Boreal digging frog
|Boreal digging frog|
The boreal digging frog (Kaloula borealis) is a species of microhylid, or "narrow-mouthed," frog found in Northeast Asia. Its range covers much of central and northeastern China, the Korean Peninsula, and Jeju Island. Adult boreal digging frogs are roughly 4.5 cm in length, round in shape with toad-like speckled skin. Tadpoles are up to 35 mm (1.4 in) in length.
The boreal digging frog is common across much of its range, but is listed as an "Endangered category II species" in South Korea. It inhabits cultivated fields, including rice paddies, and is often found in close proximity to humanity, at altitudes of 10 to 900 m.
Boreal digging frogs breed during the annual rainy season, around June and July. After the rainy season is over they dig burrows underground, emerging only at night to feed. The eggs are laid in batches of 15–20 in monsoonal pools, with the tadpoles maturing within 30 days, much faster than most other frogs in this area.
- Matsui, Masafumi; Zhao, Wenge (2004). "Kaloula borealis". The IUCN Red List of Threatened Species. IUCN. 2004: e.T57849A11693398. doi:10.2305/IUCN.UK.2004.RLTS.T57849A11693398.en. Retrieved 3 January 2018.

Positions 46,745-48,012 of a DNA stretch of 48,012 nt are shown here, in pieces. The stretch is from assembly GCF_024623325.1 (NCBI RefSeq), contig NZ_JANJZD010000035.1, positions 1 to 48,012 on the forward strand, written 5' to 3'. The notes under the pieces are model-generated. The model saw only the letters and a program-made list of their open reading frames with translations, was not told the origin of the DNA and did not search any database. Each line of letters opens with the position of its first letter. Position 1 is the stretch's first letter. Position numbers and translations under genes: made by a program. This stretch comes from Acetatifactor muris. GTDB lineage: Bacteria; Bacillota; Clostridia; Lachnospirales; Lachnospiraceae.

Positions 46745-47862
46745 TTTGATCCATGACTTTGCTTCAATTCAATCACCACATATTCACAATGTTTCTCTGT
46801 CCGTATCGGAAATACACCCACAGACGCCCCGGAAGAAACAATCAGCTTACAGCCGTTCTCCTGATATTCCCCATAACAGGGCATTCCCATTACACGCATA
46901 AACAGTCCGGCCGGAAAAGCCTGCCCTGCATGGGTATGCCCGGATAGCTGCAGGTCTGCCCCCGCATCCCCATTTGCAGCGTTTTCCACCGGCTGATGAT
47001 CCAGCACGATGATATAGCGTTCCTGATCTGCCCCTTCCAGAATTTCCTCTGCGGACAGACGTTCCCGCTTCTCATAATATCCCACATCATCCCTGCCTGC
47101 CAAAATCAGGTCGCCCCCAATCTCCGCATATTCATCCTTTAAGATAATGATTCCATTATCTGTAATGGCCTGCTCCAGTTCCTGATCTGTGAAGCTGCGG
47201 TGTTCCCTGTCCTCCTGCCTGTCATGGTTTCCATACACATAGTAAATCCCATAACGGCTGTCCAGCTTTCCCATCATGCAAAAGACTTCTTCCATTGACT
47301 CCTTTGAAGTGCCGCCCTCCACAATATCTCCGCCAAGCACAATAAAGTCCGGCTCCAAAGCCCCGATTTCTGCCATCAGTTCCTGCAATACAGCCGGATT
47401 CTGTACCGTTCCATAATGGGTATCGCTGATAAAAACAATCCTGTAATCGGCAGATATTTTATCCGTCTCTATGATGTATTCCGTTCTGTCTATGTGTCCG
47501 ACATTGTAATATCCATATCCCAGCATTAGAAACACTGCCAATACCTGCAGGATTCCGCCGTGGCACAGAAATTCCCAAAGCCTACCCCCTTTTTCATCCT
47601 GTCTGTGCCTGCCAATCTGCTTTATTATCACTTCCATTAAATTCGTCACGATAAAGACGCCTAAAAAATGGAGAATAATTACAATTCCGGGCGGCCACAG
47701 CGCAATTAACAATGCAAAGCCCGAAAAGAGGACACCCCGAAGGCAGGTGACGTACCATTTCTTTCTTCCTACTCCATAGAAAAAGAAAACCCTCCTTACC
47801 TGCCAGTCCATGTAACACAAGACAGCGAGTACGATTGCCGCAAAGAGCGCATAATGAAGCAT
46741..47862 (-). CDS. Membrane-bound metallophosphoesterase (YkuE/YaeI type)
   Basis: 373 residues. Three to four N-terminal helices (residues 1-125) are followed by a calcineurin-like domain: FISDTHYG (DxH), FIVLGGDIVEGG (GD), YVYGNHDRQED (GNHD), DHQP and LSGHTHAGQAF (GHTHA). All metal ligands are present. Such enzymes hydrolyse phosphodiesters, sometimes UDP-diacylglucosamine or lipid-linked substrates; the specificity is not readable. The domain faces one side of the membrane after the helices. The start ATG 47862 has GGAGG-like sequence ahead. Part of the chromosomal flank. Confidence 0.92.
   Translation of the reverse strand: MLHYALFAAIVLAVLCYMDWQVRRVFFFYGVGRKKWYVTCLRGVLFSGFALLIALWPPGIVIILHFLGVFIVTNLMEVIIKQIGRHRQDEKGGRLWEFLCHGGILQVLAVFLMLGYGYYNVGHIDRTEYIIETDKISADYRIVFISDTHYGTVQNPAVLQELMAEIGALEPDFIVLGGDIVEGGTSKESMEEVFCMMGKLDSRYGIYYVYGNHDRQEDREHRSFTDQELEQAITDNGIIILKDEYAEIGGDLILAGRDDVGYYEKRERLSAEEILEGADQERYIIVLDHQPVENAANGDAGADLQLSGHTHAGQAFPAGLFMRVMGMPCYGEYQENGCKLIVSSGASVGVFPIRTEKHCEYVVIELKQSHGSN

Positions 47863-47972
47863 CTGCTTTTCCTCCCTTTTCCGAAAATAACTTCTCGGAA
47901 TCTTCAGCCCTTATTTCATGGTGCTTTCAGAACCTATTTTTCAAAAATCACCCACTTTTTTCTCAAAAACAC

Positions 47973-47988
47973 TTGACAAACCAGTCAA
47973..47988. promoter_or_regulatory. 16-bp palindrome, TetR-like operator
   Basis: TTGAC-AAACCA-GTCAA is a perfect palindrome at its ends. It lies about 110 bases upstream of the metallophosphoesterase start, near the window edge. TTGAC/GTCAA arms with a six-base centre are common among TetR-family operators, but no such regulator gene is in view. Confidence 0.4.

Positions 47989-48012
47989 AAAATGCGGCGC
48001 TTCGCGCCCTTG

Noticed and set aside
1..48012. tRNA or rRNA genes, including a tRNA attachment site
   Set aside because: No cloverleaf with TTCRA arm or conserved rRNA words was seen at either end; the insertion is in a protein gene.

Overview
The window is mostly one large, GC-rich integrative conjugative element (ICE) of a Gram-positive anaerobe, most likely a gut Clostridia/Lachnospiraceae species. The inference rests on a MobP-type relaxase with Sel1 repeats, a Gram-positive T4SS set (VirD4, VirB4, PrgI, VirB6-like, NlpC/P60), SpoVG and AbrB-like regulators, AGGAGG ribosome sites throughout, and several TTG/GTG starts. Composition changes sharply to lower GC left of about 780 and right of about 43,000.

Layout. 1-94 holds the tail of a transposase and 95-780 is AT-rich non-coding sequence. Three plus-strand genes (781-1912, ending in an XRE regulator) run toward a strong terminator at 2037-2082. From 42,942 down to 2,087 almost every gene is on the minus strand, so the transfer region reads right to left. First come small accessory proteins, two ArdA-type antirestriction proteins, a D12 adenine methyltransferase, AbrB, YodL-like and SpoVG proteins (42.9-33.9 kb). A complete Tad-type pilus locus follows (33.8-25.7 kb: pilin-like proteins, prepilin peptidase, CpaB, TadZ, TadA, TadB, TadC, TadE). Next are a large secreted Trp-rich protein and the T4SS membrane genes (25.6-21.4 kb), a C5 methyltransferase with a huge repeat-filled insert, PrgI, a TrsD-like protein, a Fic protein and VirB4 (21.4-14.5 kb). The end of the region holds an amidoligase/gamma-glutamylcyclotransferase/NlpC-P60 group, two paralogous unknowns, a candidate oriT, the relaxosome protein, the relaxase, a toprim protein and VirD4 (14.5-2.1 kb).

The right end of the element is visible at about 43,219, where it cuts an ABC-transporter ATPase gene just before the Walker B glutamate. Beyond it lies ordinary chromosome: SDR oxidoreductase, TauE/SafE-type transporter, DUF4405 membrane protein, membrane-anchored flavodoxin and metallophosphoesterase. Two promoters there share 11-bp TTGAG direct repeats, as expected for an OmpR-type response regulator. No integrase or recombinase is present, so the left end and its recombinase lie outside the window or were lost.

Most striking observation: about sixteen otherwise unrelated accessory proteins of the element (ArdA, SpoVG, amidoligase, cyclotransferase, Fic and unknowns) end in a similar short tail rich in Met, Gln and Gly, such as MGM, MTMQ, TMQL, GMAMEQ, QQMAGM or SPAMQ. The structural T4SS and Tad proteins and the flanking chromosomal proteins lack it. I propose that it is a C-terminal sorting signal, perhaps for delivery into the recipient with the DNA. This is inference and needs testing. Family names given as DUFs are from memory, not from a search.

- Frost, Darrel R. (2014). "Kaloula borealis (Barbour, 1908)". Amphibian Species of the World: an Online Reference. Version 6.0. American Museum of Natural History. Retrieved 22 September 2014.
- Fei, L. (1999). Atlas of Amphibians of China (in Chinese). Zhengzhou: Henan Press of Science and Technology. pp. 300–302. ISBN 7-5349-1835-9.
- Park, Daesik; Kaplan, Robert H. (2013). "Korea regional update". FrogLog. 21 (4): 34–35.
|Wikimedia Commons has media related to Kaloula borealis.|
|Wikispecies has information related to Kaloula borealis|